"AI in the military sector is already being used, the thing is to see where and how it is being used," explains Susana. Regarding the military sector, the Liberal MEP points out that "many sectors wanted to be excluded. In the case of the military, I believe that it should be left out, in terms of its characteristics due to the defense and sovereignty of the EU. In certain sectors we have to put Our European values are in front of us. We have seen it with energy. Here it is the same. Our great strength is our values, our great advantage is to do it differently. Can we stay behind in the arms race? It is possible, but above all we have to do it with our values From there we can build a strong industry."
Will even small businesses need to explain how their algorithms work?
The debate revolves around the traceability and explainability of the algorithms, but "later in practice it is much more difficult to carry out," admits Ibán. "A developer will tell you that even they don't know how it got there." Faced with the technical challenge for a small company to explain how all the algorithms they use work, the socialist MEP explains that "we are not going to demand what cannot be done", but he does point out that "we cannot lower the demands one gram, because we are talking about compliance with fundamental rights".
The solution they propose is audits for institutions, fines for those who do not meet the requirements based on income and a powerful Artificial Intelligence Agency, with the capacity to provide assistance to small and medium-sized companies. "Using the excuse that more is spent on a new institution, some argue that it is not necessary. But if an algorithm can generate discrimination and affects me as a citizen, I do not care if Google does it or whoever. Protection must be the same," says Ibán.
Pilar has a different position and advocates for certain exemptions: "You have to pay attention to small companies, with different requirements. Make sure they don't have that additional burden of compliance."
"We have to do it so that you don't create too much bureaucracy for small ones," says Susana, who describes that for large companies, the explainability of algorithms is not such a big challenge, since many of them have fairly exhaustive control. "It does not mean that the exact code is going to be requested, but rather to explain how the algorithm works and what data it has been fed with."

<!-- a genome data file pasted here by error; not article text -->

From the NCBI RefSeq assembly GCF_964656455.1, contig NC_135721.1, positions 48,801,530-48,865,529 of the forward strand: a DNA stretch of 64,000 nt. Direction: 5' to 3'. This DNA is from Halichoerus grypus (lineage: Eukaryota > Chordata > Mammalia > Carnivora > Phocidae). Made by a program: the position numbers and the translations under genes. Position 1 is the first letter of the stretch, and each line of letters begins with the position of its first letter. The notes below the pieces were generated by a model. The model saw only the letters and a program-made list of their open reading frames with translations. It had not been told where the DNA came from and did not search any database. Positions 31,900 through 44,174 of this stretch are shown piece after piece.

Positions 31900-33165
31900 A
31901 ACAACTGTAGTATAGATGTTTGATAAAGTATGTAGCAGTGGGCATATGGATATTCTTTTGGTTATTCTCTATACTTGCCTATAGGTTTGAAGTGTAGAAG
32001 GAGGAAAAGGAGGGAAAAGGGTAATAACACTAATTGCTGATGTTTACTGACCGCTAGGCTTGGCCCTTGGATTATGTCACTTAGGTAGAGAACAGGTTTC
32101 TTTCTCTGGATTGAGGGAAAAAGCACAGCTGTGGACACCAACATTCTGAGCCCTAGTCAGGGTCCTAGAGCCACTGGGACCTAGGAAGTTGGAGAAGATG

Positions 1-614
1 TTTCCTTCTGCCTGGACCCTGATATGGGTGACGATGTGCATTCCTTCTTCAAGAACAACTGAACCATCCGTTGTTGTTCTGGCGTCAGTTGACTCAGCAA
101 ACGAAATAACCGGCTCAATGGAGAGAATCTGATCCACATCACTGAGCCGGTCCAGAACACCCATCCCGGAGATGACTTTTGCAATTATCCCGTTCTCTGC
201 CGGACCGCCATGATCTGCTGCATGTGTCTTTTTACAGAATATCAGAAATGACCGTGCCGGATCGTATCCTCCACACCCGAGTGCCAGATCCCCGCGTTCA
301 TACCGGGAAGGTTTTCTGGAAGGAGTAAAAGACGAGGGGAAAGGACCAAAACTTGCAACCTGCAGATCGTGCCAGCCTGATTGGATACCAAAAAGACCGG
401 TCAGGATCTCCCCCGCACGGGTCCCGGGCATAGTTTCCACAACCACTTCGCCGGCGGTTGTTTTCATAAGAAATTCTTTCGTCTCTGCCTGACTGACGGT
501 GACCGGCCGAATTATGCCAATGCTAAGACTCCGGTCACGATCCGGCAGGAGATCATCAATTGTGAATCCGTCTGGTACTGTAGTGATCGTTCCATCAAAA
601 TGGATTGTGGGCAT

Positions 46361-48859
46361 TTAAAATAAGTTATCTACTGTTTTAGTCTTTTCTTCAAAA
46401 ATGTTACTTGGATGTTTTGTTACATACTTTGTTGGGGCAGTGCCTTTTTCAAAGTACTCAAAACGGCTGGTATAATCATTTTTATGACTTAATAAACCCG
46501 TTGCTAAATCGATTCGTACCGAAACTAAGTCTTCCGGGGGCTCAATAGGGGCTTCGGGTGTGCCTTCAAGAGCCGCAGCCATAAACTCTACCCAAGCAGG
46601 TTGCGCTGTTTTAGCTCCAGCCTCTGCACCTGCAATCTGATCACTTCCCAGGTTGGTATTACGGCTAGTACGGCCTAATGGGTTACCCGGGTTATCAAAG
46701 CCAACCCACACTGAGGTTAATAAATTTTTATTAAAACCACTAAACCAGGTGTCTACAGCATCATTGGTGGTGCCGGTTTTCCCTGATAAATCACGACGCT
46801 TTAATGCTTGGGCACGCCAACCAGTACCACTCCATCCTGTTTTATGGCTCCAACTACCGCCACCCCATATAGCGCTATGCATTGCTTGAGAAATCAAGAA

One of the examples is the algorithm of applications such as food delivery at home. These algorithms can pose discrimination or a problem for riders. With the future legislation, these workers must be able to know what factors are being taken into account, be it for example the delivery time, their availability, the weather with which they worked or the feedback of the users.
In this sense, Spain is one of the pioneering countries in demanding more transparency with algorithms in cases like this, since the "Rider Law" already includes this precept. The AI Act would entail the expansion of this transparency to more sectors and better regulations. Susana also recalls that beyond the AI Strategy, Spain has presented itself as a pilot country to see how these algorithms could be certified.
Equivalent to Data Protection, small businesses will be challenged to provide explanations of how their algorithms work. It is not yet clear what level of demand they will have or what facilities Europe will offer them to achieve it.
In the European Parliament, the meetings of politicians with the different lobbies are quite controlled. They recognize that there have been many contacts because practically all sectors feel affected. "The legislation that is going to affect them the most is the DSA/DMA, but there is also interest in this legislation on AI," says Susana.